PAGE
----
Another element that aids in the cohesion that now extends throughout the complex is a concerted effort to create design consistency. Previously, mismatched floors ran throughout the concourse – a result of different owners doing different things at the properties. Now, the two-story retail connection at the center of Gateway’s concourse is called The Junction, another allusion to the city’s railway theme and industrial past.
New floors are uniform throughout the space – bright and suggestive of train tracks. “[W]e have these sort of lines that … run through the space. So, in some ways, it just becomes a new urban street,” Smith said. “You know, still on the upper levels, but connected directly to the street levels, so there’s a nice fluid connection between all of the elements.”
The new lobby entrances echo that feeling, becoming part of the “aesthetic of this new urban street,” as well. Smith said they also serve to animate the space further, while introducing individual identities for the towers that comprise Gateway. It’s a result of using a “similar vocabulary,” so to speak, to unify the space, but also craft the right vibe.
“As we talked to Onyx … and the other partners about the project, it was all about creating a space that was all about connections,” Smith said. Connecting the retail to the street, connecting the street to the upper-level concourse, and ultimately connecting the commuters and community together in the same space.
“So, basically the barriers, you know, the wall came down. And the barriers were lifted, and now we have a space that really feels that it’s connected to the life of the city and the life of the street, which is really the heart of any city,” Smith said. Refreshed outside spaces – like a new parklet on Raymond Plaza – add to this. “We’re creating places for people to gather both inside and out.”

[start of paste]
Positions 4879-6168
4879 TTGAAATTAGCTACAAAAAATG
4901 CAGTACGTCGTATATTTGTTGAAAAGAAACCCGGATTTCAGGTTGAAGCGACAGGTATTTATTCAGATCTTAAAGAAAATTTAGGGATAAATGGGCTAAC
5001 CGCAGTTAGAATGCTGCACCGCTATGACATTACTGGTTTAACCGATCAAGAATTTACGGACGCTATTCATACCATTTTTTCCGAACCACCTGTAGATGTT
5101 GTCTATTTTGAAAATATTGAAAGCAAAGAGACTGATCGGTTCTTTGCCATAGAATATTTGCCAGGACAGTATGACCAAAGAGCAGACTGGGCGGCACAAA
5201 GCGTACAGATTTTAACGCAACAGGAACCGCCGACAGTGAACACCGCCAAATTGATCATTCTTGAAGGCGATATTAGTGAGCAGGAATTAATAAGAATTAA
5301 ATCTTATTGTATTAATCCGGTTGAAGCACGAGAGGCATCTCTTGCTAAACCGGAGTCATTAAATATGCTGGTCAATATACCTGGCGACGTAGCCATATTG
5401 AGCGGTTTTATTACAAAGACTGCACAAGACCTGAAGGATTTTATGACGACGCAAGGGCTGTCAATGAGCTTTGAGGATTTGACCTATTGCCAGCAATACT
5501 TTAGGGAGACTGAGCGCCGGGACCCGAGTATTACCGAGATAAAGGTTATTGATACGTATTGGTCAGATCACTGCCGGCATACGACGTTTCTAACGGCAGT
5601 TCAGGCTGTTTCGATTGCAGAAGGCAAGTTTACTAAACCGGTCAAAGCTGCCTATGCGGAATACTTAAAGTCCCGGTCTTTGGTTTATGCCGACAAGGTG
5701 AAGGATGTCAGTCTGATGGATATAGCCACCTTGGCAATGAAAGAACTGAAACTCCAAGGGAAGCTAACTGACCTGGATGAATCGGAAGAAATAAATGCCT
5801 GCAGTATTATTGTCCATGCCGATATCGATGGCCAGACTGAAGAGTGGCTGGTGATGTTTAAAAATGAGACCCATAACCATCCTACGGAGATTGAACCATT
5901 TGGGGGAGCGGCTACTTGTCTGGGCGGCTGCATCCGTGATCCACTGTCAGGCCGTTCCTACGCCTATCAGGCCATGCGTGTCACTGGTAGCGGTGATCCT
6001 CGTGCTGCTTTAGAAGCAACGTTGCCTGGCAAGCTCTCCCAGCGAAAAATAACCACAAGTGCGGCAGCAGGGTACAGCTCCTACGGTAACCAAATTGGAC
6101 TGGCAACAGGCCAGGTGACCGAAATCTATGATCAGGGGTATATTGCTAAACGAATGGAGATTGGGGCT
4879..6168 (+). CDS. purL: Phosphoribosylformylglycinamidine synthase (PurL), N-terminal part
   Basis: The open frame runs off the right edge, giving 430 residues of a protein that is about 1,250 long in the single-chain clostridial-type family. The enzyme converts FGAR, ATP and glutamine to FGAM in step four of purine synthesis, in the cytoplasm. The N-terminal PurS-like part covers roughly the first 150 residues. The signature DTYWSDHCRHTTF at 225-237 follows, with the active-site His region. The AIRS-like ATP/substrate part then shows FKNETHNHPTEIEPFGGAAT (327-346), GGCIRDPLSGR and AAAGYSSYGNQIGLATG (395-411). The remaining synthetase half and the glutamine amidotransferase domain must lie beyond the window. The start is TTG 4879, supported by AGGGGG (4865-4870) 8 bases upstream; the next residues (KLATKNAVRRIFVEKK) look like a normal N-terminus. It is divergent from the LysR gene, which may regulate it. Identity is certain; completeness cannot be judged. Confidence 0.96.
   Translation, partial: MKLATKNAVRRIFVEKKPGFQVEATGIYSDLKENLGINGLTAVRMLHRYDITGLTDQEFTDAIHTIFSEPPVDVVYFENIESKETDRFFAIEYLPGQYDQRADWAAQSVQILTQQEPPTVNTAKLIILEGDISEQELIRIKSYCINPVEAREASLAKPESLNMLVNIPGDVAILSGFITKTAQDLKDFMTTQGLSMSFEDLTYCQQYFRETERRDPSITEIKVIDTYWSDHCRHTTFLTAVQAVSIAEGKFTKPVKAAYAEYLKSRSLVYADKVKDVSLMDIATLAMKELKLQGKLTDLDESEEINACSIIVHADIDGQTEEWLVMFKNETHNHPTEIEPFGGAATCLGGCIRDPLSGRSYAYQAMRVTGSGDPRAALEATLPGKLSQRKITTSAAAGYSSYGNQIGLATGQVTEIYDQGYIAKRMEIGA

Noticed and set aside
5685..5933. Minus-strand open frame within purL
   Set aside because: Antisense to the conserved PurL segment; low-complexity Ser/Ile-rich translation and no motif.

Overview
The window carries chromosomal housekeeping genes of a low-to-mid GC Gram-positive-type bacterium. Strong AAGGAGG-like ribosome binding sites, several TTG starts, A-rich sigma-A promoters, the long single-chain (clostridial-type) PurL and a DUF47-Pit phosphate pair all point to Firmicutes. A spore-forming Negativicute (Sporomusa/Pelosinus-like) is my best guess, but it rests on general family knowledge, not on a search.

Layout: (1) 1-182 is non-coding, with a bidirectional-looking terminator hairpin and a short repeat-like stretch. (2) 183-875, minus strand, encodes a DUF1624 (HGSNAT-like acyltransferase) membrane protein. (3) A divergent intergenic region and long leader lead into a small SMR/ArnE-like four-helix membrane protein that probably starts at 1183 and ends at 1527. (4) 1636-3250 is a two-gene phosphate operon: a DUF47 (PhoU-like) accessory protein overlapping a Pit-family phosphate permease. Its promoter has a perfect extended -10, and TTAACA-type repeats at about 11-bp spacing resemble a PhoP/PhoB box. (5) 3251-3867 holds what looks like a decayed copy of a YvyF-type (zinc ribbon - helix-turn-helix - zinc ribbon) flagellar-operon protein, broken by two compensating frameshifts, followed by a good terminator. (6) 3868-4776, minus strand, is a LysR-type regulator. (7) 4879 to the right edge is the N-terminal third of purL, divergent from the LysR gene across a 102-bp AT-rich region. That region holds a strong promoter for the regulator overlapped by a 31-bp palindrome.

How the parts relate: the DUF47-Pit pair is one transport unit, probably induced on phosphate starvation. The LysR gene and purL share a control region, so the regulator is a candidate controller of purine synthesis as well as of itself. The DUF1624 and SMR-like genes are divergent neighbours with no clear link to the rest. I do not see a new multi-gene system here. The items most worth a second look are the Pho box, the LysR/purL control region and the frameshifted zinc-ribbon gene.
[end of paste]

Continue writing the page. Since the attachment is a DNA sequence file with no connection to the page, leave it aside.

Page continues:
Within all that open space, Smith said it was important to reinforce the “human scale” of the concourse. There’s a loft area in the entrance to Gateway that offers an intimate experience within the larger, more open area. Even the skybridges are envisioned as activated, albeit smaller, spaces like a street would offer, where you can sit to enjoy your coffee or a conversation. “You’ll find that there are all these little nooks, these little spaces that are surprises, as well, within the larger urban street that we created that are more intimate places to sort of hang out and to spend time with friends,” maybe during your lunch break, while you’re waiting for a train, or on your way to a show at Prudential Center. An upper-level restaurant in The Junction will feature one of those intimate areas, as well: a sort of balcony looking down into the jewel box.
“We had a vision, Gensler painted the picture,” Saraceno said of the $60 million makeover that Gateway received. “The idea was, what’s the most important statement to make. And to us, the most important statement to make was to make Gateway a welcoming place.”
Now literally and figuratively open – restaurant and retail options will continue to debut throughout the space – Gateway “is suddenly part of a larger ecosystem,” Smith said. A thriving, growing ecosystem. He pointed to the housing that’s being developed in the area, and the potential sense of community identity it stands to fortify, and Gateway is part of it, he said. But not in the way the “fort” used to be.
“[T]he street scape is now connected in a very direct way, which is going to make a huge impact,” Smith said. “It already has. But once everything’s fully opened, it’s going to be great.